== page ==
Dear MsBehaved: Jonna Ivin Answers It For You

Dear Ms. Behaved

I have been divorced for three years. My oldest son prefers to stay in my home while my other two children stay mostly with their mother. My ex says the only reason my son enjoys my house more is because I let him play video games “all night long” This is not the case. He’s allowed to play video games after his home work is done and the games have to be turned off when he goes to bed. (His bedtime here is 10:00.) The video games do not interfere with his grades (he mostly gets C’s) and he plays during recess at school so he gets plenty of exercise. How do I tell my ex that our 9 year old is fine and that she should quit trying to make rules in my house?

-Todd (Sacramento, CA)

Dear Todd,

Your nine year old son sits in front of the television until ten o’clock at night playing video games and you think him getting “mostly C’s” is okay? First off, why is a nine year old up at ten o’clock at night?

I don’t have children, but my best guess is that most kids get home from school around three o’clock or so. He no doubt jams through his homework, which obviously no one is checking or his grades would be better than “mostly C’s” and then for the next six hours… SIX HOURS… he zones out in front of the television. You say he gets enough exercise at recess. Are you joking? Do you really think this is okay? Do you think you are providing the best you can for your child? It sounds to me like you are using video games as your babysitter.

The reason your ex-wife is trying to make rules in your house is because clearly there are none. Begin a parent is about what is best for your child. It’s not about trying to be the cool one so you son likes your house better than your ex-wife’s. You, my friend, seriously need to grow up and start being the dad and not the buddy.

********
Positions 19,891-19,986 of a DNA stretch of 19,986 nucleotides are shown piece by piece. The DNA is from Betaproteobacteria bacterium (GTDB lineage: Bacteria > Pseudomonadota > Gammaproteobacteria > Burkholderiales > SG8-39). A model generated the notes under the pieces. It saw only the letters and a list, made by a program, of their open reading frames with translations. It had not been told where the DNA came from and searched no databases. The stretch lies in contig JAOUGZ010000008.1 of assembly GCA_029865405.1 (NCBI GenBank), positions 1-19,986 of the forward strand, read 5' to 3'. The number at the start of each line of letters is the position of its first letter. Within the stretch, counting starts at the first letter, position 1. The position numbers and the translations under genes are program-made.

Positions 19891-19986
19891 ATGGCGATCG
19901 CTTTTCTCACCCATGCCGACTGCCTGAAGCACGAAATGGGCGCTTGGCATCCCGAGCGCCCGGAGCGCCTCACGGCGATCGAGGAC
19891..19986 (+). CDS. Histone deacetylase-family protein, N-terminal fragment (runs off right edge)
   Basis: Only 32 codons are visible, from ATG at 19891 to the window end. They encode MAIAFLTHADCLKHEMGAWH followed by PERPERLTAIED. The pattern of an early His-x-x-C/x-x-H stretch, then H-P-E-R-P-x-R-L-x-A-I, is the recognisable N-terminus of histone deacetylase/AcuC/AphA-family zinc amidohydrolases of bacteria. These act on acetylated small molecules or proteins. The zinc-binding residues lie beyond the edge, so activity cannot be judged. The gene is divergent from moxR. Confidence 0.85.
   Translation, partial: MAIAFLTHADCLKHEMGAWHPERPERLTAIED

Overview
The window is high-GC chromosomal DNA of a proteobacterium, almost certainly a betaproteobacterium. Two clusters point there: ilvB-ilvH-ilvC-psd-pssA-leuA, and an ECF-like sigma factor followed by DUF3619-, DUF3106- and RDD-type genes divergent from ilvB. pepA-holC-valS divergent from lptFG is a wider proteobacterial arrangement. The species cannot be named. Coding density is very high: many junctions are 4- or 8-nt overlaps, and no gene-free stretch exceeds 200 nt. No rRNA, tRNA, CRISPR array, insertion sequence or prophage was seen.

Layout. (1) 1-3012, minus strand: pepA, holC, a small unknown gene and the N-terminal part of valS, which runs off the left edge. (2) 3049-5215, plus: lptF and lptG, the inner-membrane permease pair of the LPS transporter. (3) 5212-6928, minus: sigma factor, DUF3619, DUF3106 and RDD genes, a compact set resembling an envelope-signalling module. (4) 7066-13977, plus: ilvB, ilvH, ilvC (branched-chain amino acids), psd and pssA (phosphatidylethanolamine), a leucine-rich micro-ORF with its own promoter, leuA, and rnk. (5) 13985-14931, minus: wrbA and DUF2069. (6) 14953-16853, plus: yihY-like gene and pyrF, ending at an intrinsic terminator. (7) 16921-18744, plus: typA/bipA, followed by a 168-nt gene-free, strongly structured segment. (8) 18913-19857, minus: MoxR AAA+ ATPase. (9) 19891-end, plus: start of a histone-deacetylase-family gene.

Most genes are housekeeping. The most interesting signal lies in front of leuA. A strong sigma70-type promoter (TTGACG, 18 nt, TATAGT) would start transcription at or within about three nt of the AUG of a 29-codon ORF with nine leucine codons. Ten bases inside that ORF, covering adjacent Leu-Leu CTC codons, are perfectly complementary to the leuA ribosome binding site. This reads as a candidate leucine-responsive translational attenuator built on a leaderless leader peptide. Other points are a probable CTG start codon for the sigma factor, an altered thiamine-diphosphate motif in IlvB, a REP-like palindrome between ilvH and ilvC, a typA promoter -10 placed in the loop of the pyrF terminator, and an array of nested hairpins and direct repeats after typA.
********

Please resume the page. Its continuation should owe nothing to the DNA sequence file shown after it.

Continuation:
Your son is not the only one who needs to focus on his education, it sounds like you could use some help too by enrolling in parenting classes. I have no doubt that you love your son, but I also think you are getting some satisfaction in knowing that your son likes your house better than Mommy’s and in gaining that satisfaction you are willing to put your needs above your sons. Not his wants, his needs. He needs help with his school work. He needs exercise and healthy meals. (You didn’t say what he eats but something tells me pizza and McDonalds is a staple at your house.) Most of all he needs interaction, attention and guidance from his father. It’s time to stop playing games.

Dear Ms. Behaved,

My girlfriend thinks I’m over weight. We’ve been together for about two years. She’s constantly “suggesting” that I join a gym or quit eating so many midnight snacks. She’s never rude about it but her hints are driving me nuts. I’m 5’6″ and weigh approximately 220. I admit that I’m a little chubby and perhaps I could stand to lose a few pounds but I feel fine. Our sex life has been a little stagnant lately and I’m not sure if she’s just not attracted to me anymore. Should I tell her to just let it go because “this is me,” or should I find someone else who will love me for me, chubby and all. Your input is appreciated.